23 April 2006

IRA 'no excuse' for assembly halt

BBC

NI politicians cannot continue to cite fears over IRA terrorism as a reason for not joining a power-sharing government, Peter Hain has said.

The secretary of state was speaking ahead of a report by the commission set up to monitor paramilitary activity.

The assembly is also to be recalled on 15 May with a 24 November deadline for electing a new executive.

Mr Hain said that Northern Ireland was "light years away" from where it had been.

Speaking on GMTV's Sunday Programme, Mr Hain said republicans were increasingly heading towards engagement in democratic politics.

He said the IRA was "cracking down" on criminal activity, although there were still problems with some dissidents as well as loyalist paramilitaries.

"But the overall picture is of a Northern Ireland light years away from where it was," he said.

"I don't think that any politician in Northern Ireland can use the excuse for much longer that the IRA poses a terrorist threat or that it's organised some central criminal conspiracy as a reason not to join in a power-sharing government over the coming period."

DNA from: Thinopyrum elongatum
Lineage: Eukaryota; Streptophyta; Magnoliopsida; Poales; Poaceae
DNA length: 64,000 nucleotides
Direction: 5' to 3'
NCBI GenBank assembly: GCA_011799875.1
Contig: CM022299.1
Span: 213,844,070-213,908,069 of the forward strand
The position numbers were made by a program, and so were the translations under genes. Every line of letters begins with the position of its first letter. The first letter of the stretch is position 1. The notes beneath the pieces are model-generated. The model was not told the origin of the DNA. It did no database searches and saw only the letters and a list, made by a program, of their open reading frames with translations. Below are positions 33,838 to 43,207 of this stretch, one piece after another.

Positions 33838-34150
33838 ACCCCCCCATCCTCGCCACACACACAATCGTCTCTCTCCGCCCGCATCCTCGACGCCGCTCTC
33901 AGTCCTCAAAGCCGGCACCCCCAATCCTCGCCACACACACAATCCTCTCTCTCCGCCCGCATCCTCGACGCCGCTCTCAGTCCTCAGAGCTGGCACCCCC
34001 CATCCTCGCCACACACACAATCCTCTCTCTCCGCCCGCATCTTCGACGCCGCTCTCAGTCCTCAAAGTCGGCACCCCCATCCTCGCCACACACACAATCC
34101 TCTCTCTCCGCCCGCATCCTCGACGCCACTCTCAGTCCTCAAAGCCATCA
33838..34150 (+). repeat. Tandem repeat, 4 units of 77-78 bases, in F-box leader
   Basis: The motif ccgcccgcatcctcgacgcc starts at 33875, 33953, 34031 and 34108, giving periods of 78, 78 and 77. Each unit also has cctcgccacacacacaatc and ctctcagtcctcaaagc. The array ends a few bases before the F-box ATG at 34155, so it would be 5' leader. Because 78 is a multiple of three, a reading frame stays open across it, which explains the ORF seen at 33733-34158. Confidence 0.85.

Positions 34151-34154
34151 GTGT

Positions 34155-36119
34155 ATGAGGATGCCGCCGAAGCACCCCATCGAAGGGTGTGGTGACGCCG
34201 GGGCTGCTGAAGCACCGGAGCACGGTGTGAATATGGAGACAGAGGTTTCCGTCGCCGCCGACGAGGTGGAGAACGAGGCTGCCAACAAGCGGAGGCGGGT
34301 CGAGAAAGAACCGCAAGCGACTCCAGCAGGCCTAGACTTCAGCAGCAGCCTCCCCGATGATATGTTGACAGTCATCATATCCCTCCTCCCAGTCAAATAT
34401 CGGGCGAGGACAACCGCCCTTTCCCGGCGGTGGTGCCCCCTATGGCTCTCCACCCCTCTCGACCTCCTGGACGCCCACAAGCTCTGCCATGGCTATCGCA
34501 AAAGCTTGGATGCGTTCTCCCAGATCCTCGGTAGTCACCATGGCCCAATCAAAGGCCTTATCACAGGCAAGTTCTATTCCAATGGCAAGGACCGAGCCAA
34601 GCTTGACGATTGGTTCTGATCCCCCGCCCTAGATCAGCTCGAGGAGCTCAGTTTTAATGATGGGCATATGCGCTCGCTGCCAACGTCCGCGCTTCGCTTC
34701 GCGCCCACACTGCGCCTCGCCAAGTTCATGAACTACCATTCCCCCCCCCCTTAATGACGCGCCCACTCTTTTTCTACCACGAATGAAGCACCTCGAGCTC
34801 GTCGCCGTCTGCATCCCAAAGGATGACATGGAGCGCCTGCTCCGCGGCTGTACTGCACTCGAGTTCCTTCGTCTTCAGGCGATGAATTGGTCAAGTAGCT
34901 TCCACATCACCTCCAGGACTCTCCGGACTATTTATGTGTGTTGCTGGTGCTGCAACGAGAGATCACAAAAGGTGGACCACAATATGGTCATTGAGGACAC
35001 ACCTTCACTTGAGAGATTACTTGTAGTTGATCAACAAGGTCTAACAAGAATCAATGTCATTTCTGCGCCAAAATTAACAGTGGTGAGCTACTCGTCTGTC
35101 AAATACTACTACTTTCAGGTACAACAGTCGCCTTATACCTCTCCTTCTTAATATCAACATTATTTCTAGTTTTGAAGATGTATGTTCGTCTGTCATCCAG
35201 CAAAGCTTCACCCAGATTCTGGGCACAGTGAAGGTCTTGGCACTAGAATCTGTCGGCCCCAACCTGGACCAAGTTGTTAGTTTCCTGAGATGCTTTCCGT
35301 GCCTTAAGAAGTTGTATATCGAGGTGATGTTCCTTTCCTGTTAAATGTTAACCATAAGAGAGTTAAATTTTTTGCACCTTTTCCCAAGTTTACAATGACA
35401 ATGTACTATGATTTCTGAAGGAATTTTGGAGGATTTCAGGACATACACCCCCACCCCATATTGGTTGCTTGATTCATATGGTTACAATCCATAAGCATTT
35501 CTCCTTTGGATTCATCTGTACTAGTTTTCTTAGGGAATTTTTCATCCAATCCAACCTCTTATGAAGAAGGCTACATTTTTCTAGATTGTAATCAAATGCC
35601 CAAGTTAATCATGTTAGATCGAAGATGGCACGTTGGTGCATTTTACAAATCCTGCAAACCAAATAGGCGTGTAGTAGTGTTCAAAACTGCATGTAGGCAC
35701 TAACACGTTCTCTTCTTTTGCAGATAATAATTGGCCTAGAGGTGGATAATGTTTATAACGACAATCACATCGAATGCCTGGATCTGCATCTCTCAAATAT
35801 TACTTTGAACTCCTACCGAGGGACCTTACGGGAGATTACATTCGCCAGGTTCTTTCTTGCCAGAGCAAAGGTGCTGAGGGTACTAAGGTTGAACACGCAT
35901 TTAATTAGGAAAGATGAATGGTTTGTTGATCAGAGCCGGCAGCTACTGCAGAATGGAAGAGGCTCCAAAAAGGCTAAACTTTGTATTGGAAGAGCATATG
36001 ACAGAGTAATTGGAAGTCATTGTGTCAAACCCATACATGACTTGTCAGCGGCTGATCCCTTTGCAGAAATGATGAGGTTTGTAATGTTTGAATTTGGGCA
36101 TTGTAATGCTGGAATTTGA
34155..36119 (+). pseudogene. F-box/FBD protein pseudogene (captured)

Asked whether November would herald a new era of power-sharing, Mr Hain said it was for the politicians to decide.

"They have to ask themselves a question: what is the future of democratic politics in Northern Ireland if they will not exercise the responsibilities for which they were elected?" he asked.

"It's up to them - we can't continue as we are and we won't."

The deadline would not be extended, Mr Hain added, and the DUP had a "historic destiny" to take their place.

On Thursday, the government published emergency legislation to enable the Northern Ireland Assembly to be recalled on 15 May.

It imposes an "immovable deadline" of 24 November in place for forming a power-sharing executive.

The government also confirmed the next assembly elections would be postponed until May 2008 if the executive is restored by this date.

The legislation is expected to become law by 8 May.

Devolved government at Stormont was suspended in October 2002 following allegations of a republican spy ring.

Three men accused of being implicated in it were later acquitted.

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